|Publication number||US5010411 A|
|Application number||US 06/824,236|
|Publication date||Apr 23, 1991|
|Filing date||Jan 30, 1986|
|Priority date||Jan 31, 1985|
|Also published as||CA1257721A, CA1257721A1, CN1010064B, CN86101076A, DE3688850D1, DE3688850T2, EP0191580A2, EP0191580A3, EP0191580B1|
|Publication number||06824236, 824236, US 5010411 A, US 5010411A, US-A-5010411, US5010411 A, US5010411A|
|Inventors||Satoshi Shimada, Yuji Watanabe|
|Original Assignee||Sony Corporation|
|Export Citation||BiBTeX, EndNote, RefMan|
|Patent Citations (3), Referenced by (5), Classifications (8), Legal Events (4)|
|External Links: USPTO, USPTO Assignment, Espacenet|
The present application is related to Application 635,608 now U.S. Pat. No. 4,710,765 filed July 30, 1984 entitled "Luminescent Display Cell" assigned to the assignee of the present invention as well as application Ser. No. 689,599 now U.S. Pat. No. 4,682,239 filed Jan. 8, 1985 entitled "Video Display System" assigned to the assignee of the present invention as well as application Ser. No. 694,955 now U.S. Pat. No. 4,686,575 filed Jan. 25, 1985 entitled "Video Display System" assigned to the assignee of the present invention as well as application Ser. No. 694,956, now U.S. Pat. No. 4,649,432, filed Jan. 25, 1985 entitled "Video Display System" assigned to the assignee of the present application as well as application Ser. No. 725,806 now U.S. Pat. No. 4,683,491 filed April 22, 1985 entitled "Display System" assigned to the assignee of the present invention and as well as Application Entitled "Improved Luminescent Display Cell" assigned to the assignee of the present application and identified in the Records of Hill, Van Santen, Steadman & Simpson as P85,1927 in which the inventors are Akio Ohkoshi, Hideaki Nakagawa, Koji Tsuruta and Kunio Shikakura.
1. Field of the Invention
This invention relates in general to video display devices which provide a very large picture screen and in particular to an improved driving system for such device.
2. Description of the Prior Art
A video display device has been proposed which uses a large number of luminescent display cells having so-called phosphor trio elements formed of, for example, red, green and blue phosphor layers which are arranged so as to provide a very large picture screen.
As illustrated in FIGS. 18A and B, such luminescent display cell is formed such that the red, green and blue three phosphor layers 2 (2R, 2G and 2B) are surrounded by a carbon layer 3 and are deposited on the inner surface of a front panel 1A of a glass housing 1. Three wire cathodes K (KR, KG and KB), first grids (control electrodes) G1 (G1R, G1G and G1B) and a common second grid which is the accelerating electrode G2 are provided in opposing relationship to the color phosphors 2R, 2G and 2B.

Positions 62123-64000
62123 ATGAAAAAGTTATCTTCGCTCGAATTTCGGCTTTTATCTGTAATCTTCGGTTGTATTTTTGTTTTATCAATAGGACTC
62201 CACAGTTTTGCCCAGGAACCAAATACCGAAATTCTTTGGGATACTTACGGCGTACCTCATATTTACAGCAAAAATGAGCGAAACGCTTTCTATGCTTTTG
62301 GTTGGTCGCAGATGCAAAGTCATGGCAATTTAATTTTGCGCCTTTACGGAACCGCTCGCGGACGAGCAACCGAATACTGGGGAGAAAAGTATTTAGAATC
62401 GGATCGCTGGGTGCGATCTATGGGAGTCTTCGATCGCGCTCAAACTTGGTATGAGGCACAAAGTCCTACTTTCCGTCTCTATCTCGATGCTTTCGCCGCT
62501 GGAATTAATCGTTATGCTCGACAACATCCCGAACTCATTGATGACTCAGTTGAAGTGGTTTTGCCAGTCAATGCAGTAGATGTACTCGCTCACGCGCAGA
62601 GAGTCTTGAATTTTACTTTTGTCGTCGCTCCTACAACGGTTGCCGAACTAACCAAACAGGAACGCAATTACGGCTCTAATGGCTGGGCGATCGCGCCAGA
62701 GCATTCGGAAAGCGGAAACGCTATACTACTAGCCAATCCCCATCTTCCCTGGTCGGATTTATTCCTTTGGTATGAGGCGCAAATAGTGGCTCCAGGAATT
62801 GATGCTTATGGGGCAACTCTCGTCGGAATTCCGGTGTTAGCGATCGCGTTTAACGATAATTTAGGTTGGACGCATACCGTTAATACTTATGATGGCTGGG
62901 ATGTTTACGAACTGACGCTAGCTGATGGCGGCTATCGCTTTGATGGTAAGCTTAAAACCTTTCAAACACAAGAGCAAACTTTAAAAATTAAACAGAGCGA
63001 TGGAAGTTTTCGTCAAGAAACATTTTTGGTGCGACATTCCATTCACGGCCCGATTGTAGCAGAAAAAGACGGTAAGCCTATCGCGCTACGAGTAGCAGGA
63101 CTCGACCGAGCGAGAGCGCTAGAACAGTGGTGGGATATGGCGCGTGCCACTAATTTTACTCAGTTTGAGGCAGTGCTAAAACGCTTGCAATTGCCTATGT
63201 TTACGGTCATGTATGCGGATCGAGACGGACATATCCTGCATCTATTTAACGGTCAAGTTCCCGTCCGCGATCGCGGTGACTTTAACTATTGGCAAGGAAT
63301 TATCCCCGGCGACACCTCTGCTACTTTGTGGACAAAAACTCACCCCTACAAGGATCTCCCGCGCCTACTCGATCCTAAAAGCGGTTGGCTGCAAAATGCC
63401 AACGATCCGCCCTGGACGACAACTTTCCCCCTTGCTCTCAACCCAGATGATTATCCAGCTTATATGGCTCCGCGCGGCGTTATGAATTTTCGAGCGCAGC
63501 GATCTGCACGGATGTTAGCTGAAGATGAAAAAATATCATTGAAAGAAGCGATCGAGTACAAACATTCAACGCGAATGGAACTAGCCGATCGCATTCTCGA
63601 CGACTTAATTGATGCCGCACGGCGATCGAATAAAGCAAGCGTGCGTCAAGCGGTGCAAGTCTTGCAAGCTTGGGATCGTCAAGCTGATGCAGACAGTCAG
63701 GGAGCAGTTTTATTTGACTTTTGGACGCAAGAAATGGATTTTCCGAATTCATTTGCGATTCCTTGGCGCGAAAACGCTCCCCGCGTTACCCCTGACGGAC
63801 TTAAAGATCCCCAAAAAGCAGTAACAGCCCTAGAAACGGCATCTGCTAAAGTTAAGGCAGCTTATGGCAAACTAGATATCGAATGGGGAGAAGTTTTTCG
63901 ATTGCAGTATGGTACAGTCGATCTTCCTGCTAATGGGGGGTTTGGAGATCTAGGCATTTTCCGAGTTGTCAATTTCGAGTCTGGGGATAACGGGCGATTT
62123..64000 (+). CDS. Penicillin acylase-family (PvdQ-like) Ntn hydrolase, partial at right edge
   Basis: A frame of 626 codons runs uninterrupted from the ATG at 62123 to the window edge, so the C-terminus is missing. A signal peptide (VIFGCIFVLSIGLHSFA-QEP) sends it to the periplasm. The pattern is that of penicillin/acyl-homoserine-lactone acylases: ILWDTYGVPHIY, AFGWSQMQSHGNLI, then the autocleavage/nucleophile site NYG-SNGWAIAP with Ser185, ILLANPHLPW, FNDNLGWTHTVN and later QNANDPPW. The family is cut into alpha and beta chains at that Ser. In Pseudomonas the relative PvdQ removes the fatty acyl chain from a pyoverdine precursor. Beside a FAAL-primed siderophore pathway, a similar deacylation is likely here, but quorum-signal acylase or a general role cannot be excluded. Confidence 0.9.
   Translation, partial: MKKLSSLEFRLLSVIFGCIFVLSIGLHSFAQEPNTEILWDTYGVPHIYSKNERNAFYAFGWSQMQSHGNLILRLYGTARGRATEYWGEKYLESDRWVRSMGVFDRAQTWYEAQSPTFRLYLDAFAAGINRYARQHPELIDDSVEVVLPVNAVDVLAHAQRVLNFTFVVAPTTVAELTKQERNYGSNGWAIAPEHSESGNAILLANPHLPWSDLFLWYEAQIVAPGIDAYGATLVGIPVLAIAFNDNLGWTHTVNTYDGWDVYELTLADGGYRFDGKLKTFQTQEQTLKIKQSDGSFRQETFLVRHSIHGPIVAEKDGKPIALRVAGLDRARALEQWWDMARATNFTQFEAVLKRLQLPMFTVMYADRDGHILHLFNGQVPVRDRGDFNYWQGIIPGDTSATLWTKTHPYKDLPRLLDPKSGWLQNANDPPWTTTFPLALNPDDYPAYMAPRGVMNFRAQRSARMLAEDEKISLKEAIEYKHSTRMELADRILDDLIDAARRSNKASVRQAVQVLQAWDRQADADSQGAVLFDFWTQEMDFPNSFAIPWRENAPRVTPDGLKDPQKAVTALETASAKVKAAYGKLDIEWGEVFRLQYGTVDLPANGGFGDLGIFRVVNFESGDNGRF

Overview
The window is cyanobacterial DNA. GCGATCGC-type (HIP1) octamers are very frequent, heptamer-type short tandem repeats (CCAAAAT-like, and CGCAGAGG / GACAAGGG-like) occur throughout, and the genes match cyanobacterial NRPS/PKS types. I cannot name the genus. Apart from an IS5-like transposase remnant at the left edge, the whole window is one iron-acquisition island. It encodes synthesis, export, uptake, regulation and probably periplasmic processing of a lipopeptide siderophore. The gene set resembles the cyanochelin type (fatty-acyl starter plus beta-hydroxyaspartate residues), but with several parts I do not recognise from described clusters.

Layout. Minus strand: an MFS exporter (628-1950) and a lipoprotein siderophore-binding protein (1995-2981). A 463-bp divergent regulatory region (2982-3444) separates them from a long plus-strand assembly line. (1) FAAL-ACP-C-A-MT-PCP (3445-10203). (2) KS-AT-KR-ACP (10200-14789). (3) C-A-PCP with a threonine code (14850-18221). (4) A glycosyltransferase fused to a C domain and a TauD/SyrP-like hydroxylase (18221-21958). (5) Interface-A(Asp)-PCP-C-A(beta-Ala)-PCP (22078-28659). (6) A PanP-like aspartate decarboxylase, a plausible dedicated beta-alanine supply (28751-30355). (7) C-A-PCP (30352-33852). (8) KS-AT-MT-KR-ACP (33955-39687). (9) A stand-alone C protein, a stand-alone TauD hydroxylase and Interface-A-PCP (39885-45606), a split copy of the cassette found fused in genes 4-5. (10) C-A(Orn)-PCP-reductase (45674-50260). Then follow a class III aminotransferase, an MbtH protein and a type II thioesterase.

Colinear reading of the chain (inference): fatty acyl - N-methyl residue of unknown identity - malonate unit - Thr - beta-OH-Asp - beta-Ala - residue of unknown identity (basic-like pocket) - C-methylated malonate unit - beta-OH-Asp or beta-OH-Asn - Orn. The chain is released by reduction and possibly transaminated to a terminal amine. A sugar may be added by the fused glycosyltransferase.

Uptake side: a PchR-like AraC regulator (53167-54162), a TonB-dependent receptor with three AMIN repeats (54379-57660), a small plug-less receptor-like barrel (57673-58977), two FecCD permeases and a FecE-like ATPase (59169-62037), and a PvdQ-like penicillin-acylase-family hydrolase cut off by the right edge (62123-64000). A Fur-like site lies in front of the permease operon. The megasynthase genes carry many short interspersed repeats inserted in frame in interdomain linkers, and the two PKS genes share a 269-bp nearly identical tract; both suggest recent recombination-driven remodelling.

The color phosphor layers 2R, 2G and 2B are respectively surrounded by a separator 4 and the electron beams from the respective wire cathodes K are radiated toward or directed individually toward the corresponding phosphor layers 2 In this arrangement, an anode terminal 5 through which an anode voltage is supplied to the phosphor layers 2 is lead out through the separator 4 and between the front panel 1A and a side plate 1C of the glass housing 1 Terminals 6 are provided for the cathodes K, the first grid G1 and the second grid G2 and are lead out between a rear panel 1B and the side plate 1C. In the luminescent display cell, the anode voltage is supplied through the anode terminal 5 to the phosphor layer 2 with the voltages at the anode side and the second grid G2 being fixed and the luminescent display cell is selectively turned on and off by the voltage applied to the first grid G1.
In the above described apparatus, when a picture screen has 144 rows and 192 columns arranged in a matrix, it is required to have a total of 27,648 display cells (144 rows ×192 columns). Also, the number of color elements will be three times that of the number of luminescent cells which will be about 83,000.
In such display devices, different display signals are supplied to each of the 83,000 color elements at the frame rate so as to produce the display in response to the respective display signals. Since the display of each color element comprises the on and off display as described above, the brightness modulation is accomplished with pulse width modulation PWM which controls the on period in response to the display signal supplied.
For this case, however, since the drive circuit including the above-mentioned PWM circuit and the like is relatively expensive because if a drive circuit is provided for each of the 83,000 color elements or luminescent display picture elements, the display device will be bulky and complicated and the price of the device is high. Also, the luminescent display cells generate a large amount of heat during the display operation and if the luminescent display is continuously produced, the luminescent display cells will become very hot Thus, this can cause breakdown of the device due to the high temperatures.
The present invention relates to a video display device which has a large picture screen and particularly to a video display device in which the drive circuit for applying the input video signal to the plurality of adjacent luminescent display cells in a predetermined direction are commonly used in each of the adjacent luminescent display cells or switched at the field rate with the input video signal so that a good display can be obtained with a very simple structure.